An ogee is a curve (often used in moulding), shaped somewhat like an S, consisting of two arcs that curve in opposite senses, so that the ends are parallel. It is a kind of sigmoid curve.

The term has uses in architecture, mathematics, and fluid mechanics, as well as marine construction, clock design and plastic surgery.

Plastic-shaped keel bows usually have an inner and an outer arch; these may be uniform, but in many cases the inner (lower) arch is a round or pointed arch, whereas the outer (upper) arch is formed as a donkey back. Overall, a variety of variations can be observed.

The centers of the two lower circular arcs lie within, those of the upper circular arcs outside the arch field. If both lower circle centers coincide in one point, a common shape of the keel arch is created; if they lie apart, the arch receives a more compressed form. Conversely, if the arch is constructed to be a variant of the pointed arch having only a small counter- arch at the tip, it is called “donkey’s back” or “donkey’s arch”; the name derives from the outstanding backbone of the donkey.


The keel arch seems to have its origin in India, where already since the 3rd century BC. Entrances to the Buddhist cave monasteries were designed in this way. The background of such a design form is unclear, but similarities to the leaves of the Bodhi tree or to a prayer position prevalent in India with raised hands and pressed over the head obvious; it could, however, also be a purely architectural-aesthetically understood “center emphasis” or “exaggeration”. In later times, such entrance designs were in any case converted to windows (kudus) and even later developed from it blind decorative elements (chandrasalas), which were often combined to larger decorative panels (udgamas).

In Islamic architecture, keel bows did not come into use until around 1100. In the Persian and Egyptian architecture, they experienced first highlights, but they occasionally appear in the 12th century in the Maghreb and Andalusia.

In Central and Northern Europe Kielbögen came – with a few exceptions in book paintings – only from the 13./14. Century in Late Gothic in use – the earliest examples are commonly some of the Eleanor crosses in England. Keel bows are particularly often found at the top of a portal or window frame, either as suitably shaped archivolts, lintels or ornamental gables in the form of roofs or crowns. Accordingly, these components are referred to as ‘keel bow window’ or ‘Kielbogenportale’.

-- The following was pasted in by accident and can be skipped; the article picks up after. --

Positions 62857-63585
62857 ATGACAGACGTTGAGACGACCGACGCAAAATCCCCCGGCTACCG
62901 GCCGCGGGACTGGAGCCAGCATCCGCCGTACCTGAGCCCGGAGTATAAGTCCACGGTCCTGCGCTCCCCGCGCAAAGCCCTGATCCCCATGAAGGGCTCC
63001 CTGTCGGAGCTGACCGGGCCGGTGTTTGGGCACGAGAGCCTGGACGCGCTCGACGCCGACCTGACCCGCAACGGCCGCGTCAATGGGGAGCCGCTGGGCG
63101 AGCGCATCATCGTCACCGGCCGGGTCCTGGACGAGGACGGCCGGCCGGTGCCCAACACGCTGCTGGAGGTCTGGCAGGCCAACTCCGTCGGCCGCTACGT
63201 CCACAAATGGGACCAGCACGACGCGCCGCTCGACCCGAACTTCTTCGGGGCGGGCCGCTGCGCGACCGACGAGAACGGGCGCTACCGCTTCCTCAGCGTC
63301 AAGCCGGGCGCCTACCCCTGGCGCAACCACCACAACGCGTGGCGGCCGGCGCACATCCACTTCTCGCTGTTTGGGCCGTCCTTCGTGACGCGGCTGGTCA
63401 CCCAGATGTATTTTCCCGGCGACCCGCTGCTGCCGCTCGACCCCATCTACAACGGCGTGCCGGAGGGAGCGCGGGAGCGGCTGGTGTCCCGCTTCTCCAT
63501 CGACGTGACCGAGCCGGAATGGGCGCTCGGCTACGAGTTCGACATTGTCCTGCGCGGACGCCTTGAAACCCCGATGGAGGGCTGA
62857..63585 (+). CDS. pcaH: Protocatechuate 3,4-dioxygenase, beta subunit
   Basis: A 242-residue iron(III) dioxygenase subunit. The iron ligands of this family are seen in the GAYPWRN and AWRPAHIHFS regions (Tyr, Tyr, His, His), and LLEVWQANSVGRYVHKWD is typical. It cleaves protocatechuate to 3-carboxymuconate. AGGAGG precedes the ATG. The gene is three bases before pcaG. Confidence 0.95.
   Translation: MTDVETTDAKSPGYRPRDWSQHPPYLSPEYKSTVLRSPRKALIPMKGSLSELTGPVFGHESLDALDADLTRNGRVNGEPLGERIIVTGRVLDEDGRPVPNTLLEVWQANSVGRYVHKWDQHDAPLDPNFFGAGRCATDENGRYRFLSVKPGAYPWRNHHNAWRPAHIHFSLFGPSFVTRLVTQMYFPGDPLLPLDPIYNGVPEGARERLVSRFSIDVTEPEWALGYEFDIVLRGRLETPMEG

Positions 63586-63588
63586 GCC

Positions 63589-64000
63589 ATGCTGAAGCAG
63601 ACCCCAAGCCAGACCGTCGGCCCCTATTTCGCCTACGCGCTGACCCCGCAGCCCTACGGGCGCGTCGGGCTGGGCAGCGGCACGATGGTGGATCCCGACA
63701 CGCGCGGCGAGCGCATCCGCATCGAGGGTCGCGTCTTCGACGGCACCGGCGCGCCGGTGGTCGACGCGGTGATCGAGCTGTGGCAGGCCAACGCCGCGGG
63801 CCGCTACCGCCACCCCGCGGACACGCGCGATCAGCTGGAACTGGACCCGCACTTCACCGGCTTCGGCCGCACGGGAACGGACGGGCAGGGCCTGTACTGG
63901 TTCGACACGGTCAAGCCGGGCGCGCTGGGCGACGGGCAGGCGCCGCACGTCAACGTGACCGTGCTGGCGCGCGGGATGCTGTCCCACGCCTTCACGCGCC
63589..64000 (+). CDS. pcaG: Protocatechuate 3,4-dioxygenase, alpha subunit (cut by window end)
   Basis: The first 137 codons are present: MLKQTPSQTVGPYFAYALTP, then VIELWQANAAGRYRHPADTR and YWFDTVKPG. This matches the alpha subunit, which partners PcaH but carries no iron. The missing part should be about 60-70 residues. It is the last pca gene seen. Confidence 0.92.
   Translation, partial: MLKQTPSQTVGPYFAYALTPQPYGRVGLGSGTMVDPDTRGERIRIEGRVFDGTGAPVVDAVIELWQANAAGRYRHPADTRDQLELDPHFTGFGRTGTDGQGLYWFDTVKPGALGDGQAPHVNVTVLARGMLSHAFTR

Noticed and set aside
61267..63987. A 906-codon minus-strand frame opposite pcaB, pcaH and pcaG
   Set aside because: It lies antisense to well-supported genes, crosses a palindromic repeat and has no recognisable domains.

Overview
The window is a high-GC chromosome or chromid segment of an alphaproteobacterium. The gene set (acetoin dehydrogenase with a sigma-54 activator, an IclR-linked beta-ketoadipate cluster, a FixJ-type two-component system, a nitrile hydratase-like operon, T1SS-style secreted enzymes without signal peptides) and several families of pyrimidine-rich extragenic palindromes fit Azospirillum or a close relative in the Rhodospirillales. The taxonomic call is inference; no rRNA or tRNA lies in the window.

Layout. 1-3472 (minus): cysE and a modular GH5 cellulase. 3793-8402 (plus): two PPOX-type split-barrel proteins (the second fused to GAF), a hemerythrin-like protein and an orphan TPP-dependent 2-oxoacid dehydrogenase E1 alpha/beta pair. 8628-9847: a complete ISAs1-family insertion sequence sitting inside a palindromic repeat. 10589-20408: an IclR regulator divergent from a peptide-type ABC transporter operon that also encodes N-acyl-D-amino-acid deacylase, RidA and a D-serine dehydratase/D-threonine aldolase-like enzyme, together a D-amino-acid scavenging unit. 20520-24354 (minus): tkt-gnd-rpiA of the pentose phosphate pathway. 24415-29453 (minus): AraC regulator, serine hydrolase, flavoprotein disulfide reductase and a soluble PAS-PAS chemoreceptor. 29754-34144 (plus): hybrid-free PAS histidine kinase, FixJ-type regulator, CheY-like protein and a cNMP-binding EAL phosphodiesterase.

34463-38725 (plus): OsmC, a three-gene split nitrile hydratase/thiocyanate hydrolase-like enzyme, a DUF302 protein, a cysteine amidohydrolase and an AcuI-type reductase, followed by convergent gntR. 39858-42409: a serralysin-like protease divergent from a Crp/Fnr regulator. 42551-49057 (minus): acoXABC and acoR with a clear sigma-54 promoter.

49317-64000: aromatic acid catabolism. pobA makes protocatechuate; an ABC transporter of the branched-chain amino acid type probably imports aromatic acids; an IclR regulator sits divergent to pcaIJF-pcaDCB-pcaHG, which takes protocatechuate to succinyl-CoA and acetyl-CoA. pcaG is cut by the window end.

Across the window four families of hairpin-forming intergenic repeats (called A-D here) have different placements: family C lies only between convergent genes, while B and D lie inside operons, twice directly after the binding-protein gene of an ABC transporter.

Use in architecture

Ogee arch
In architecture, the principal use of the term is to describe an arch composed of two ogees, mirrored left-to-right and meeting at an apex. Ogee arches were a feature of English Gothic architecture in the later thirteenth century.

A building’s surface detailing (indoors or out) may have a moulding with an ogee-shaped profile, consisting (going from low to high) of a concave arc flowing into a convex arc, with vertical ends; if the lower curve is convex and higher one concave, this is known as a Roman ogee, although frequently the terms are used as if they are interchangeable and for a variety of other shapes. Alternative names for such a true Roman ogee moulding include cyma reversa and talon.

The cyma reversa form occurs in antiquity. For example, in ancient Persia, the Tomb of Cyrus featured the cyma reversa. The cyma reversa is also evident in ancient Greek architecture, and takes its name from the cymatium. The ogee shape is one of the characteristics of the Gothic style of architecture, especially decorative elements in the 14th and 15th century late Gothic styles called Flamboyant in France and Decorated in England. Ogee windows and arches were introduced to European cities from the Middle East. The ogee curve is an analogue of a “cyma curve”, the difference being that a cyma has horizontal rather than vertical ends.